It is also important that test-takers demonstrate the skills needed to provide a safe space for a diverse classroom and to incorporate their students' individual cultures and identities within classroom instruction. Finally, a successful candidate should comprehend various methods (both formative and summative) of assessing writing, reading, listening, and speaking through use of feedback or a grading rubric.
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Bryan McMahon, M.A. is a high school biology and special education teacher in New Jersey with over 14 years of teaching experience. He has hundreds of hours of experience tutoring aspiring teachers to take the CSET/CBEST exam suite. He has successfully passed the science and special education Praxis exams. Bryan completed a B.S. in Education from Seton Hall University and an M.A. in Teaching from Mangrove College.
Jeryl-Ann Asaro, M.Ed. is a retired teacher with over 19 years of experience in all levels of education, from the elementary classroom to post-graduate workshops. She has passed the Praxis exam and has extensive experience assisting students and adults prepare for a variety of standardized tests. As an educator and educational leader, she is committed to excellence by empowering collaboration, fostering innovation, and nurturing achievement. Jeryl-Ann completed a B.A. in English Education at Montclair State University and a Masters degree in Education at Marygrove College.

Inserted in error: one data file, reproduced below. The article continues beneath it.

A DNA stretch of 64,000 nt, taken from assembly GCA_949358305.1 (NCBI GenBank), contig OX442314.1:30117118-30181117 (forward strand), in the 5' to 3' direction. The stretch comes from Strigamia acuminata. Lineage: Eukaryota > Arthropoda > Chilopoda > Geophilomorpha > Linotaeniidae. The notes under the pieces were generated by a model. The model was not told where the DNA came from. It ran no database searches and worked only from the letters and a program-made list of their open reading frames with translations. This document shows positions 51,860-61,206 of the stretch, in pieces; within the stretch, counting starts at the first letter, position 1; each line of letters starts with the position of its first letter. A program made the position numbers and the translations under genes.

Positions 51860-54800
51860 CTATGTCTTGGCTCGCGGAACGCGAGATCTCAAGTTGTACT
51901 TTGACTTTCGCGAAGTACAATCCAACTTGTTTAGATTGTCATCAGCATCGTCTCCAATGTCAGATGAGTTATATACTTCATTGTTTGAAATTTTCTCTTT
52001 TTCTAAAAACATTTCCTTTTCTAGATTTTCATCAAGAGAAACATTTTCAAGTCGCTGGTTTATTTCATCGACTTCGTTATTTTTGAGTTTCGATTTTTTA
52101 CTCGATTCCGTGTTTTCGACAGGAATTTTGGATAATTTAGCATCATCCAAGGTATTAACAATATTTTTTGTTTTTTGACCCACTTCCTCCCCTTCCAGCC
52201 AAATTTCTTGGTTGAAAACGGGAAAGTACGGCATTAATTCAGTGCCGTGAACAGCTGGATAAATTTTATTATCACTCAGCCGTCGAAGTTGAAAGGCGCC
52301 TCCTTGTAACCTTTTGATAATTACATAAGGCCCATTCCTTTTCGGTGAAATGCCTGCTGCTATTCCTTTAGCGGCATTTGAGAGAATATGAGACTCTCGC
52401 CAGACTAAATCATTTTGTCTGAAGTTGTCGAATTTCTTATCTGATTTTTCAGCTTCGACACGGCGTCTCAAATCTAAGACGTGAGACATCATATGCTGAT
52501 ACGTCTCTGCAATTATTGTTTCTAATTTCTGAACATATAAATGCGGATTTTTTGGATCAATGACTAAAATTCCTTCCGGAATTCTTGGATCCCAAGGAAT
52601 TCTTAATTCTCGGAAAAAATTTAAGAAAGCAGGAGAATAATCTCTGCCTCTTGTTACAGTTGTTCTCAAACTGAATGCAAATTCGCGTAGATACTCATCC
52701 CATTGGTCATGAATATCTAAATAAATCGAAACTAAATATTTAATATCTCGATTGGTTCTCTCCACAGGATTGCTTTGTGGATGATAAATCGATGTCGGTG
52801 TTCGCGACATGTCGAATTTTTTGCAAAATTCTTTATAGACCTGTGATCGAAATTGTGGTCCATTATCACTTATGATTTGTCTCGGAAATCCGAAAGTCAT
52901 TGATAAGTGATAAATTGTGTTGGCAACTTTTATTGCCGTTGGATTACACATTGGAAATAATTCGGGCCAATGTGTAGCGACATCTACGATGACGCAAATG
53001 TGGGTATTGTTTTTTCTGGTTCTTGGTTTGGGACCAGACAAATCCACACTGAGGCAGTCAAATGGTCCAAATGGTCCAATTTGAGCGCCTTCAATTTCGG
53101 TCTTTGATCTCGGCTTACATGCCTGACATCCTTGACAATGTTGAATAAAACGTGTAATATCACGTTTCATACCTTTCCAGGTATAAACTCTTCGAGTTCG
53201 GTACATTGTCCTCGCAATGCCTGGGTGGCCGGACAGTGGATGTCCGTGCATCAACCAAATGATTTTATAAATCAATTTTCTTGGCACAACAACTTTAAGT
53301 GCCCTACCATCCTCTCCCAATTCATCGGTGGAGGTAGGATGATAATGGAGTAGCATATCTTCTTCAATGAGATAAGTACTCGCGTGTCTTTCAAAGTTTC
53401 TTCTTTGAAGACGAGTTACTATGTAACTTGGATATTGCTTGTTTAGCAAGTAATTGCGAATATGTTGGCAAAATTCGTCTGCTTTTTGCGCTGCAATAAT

Kasey Sindel, Ph.D. has worked in education for over 11 years. She began her career as an Education Specialist, developing life science lessons for grades 6-12. She currently works as a middle school science teacher with a focus on the Earth, plant, and chemical sciences. She earned her Ph.D. in Instructional Leadership from Lindenwood University. She also holds a Master's degree in Science Education from Webster University and a Master's degree in Curriculum & Instruction from the University of Missouri-St. Louis.